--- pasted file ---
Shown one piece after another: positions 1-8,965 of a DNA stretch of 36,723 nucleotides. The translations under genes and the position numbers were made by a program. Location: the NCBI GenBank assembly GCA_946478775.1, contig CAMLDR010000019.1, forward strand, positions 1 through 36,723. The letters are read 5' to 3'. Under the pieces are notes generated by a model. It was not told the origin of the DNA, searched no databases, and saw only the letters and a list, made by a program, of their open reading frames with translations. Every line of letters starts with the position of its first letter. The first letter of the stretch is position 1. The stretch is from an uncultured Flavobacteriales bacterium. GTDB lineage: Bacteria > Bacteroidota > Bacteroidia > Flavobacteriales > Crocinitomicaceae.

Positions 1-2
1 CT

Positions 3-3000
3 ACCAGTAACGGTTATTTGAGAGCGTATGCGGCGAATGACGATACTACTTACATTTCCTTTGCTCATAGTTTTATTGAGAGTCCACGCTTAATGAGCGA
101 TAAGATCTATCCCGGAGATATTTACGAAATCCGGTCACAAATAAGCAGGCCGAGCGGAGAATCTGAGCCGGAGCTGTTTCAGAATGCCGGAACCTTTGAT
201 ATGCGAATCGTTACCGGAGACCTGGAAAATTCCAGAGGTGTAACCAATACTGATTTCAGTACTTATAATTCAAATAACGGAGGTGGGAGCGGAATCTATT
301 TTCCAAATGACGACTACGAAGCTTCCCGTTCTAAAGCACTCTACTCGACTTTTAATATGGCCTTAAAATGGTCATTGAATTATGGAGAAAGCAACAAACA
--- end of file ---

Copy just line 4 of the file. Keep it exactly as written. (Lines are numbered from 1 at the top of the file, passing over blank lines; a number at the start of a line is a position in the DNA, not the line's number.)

Positions 3-3000